20.11.2017 | NASA/Goddard Space Flight Center

nachricht NASA detects solar flare pulses at Sun and Earth
17.11.2017 | NASA/Goddard Space Flight Center

All articles from Physics and Astronomy >>>

The most recent press releases about innovation >>>

Die letzten 5 Focus-News des innovations-reports im Überblick:

Im Focus: A “cosmic snake” reveals the structure of remote galaxies

The formation of stars in distant galaxies is still largely unexplored. For the first time, astron-omers at the University of Geneva have now been able to closely observe a star system six billion light-years away. In doing so, they are confirming earlier simulations made by the University of Zurich. One special effect is made possible by the multiple reflections of images that run through the cosmos like a snake.

Today, astronomers have a pretty accurate idea of how stars were formed in the recent cosmic past. But do these laws also apply to older galaxies? For around a...

Im Focus: Visual intelligence is not the same as IQ

Just because someone is smart and well-motivated doesn't mean he or she can learn the visual skills needed to excel at tasks like matching fingerprints, interpreting medical X-rays, keeping track of aircraft on radar displays or forensic face matching.

That is the implication of a new study which shows for the first time that there is a broad range of differences in people's visual ability and that these...

Im Focus: Novel Nano-CT device creates high-resolution 3D-X-rays of tiny velvet worm legs

Computer Tomography (CT) is a standard procedure in hospitals, but so far, the technology has not been suitable for imaging extremely small objects. In PNAS, a team from the Technical University of Munich (TUM) describes a Nano-CT device that creates three-dimensional x-ray images at resolutions up to 100 nanometers. The first test application: Together with colleagues from the University of Kassel and Helmholtz-Zentrum Geesthacht the researchers analyzed the locomotory system of a velvet worm.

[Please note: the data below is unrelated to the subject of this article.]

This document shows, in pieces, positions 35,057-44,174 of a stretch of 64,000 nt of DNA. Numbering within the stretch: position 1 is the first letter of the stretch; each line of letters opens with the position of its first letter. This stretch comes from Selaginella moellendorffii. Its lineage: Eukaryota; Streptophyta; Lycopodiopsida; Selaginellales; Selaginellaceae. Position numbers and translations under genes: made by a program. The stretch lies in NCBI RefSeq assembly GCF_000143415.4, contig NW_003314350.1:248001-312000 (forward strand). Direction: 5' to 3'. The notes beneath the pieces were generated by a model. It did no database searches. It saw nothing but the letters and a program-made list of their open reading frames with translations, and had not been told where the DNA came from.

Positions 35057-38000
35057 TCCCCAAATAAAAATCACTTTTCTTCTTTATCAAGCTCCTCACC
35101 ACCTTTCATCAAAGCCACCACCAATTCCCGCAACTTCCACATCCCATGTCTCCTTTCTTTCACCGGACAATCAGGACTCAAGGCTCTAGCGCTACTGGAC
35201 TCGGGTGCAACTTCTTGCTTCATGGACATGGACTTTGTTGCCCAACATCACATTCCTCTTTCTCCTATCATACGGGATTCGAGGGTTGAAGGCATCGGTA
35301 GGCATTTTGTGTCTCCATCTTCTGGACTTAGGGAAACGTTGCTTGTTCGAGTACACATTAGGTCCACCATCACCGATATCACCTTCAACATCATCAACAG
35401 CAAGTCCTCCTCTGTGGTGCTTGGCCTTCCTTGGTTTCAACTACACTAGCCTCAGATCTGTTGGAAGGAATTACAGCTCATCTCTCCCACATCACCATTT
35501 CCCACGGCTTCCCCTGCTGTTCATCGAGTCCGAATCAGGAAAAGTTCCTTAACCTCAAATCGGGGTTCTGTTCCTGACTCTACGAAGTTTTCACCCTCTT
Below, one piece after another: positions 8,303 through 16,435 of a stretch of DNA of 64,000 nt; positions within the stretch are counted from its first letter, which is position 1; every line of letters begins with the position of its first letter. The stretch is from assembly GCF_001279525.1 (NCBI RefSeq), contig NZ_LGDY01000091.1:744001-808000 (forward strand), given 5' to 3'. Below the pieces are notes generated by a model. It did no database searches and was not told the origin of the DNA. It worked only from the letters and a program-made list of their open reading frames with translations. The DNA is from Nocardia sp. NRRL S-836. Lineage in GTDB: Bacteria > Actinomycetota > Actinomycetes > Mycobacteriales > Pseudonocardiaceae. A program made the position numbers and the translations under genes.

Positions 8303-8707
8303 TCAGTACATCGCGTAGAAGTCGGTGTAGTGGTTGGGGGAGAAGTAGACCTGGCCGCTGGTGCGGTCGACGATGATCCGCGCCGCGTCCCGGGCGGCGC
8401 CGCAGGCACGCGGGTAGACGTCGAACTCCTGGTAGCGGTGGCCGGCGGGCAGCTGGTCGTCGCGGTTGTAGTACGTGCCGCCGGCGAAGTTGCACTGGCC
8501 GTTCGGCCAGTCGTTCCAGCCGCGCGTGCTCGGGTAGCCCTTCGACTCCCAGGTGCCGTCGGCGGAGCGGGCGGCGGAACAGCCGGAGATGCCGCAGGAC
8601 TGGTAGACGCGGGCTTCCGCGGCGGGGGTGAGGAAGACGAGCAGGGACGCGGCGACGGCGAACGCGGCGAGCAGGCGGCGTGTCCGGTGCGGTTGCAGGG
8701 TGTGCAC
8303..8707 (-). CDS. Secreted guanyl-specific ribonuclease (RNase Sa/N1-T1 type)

During a CT analysis, the object under investigation is x-rayed and a detector measures the respective amount of radiation absorbed from various angles....

Im Focus: Researchers Develop Data Bus for Quantum Computer

The quantum world is fragile; error correction codes are needed to protect the information stored in a quantum object from the deteriorating effects of noise. Quantum physicists in Innsbruck have developed a protocol to pass quantum information between differently encoded building blocks of a future quantum computer, such as processors and memories. Scientists may use this protocol in the future to build a data bus for quantum computers. The researchers have published their work in the journal Nature Communications.

Future quantum computers will be able to solve problems where conventional computers fail today. We are still far away from any large-scale implementation,...

Im Focus: Wrinkles give heat a jolt in pillared graphene

Rice University researchers test 3-D carbon nanostructures' thermal transport abilities

Pillared graphene would transfer heat better if the theoretical material had a few asymmetric junctions that caused wrinkles, according to Rice University...

All Focus news of the innovation-report >>>

Anzeige

Anzeige

Event News

Ecology Across Borders: International conference brings together 1,500 ecologists

15.11.2017 | Event News

Road into laboratory: Users discuss biaxial fatigue-testing for car and truck wheel

15.11.2017 | Event News

#Berlin5GWeek: The right network for Industry 4.0

30.10.2017 | Event News

 
Latest News

Antarctic landscape insights keep ice loss forecasts on the radar

20.11.2017 | Earth Sciences

Filling the gap: High-latitude volcanic eruptions also have global impact

20.11.2017 | Earth Sciences

Water world

20.11.2017 | Life Sciences

VideoLinks
B2B-VideoLinks
More VideoLinks >>>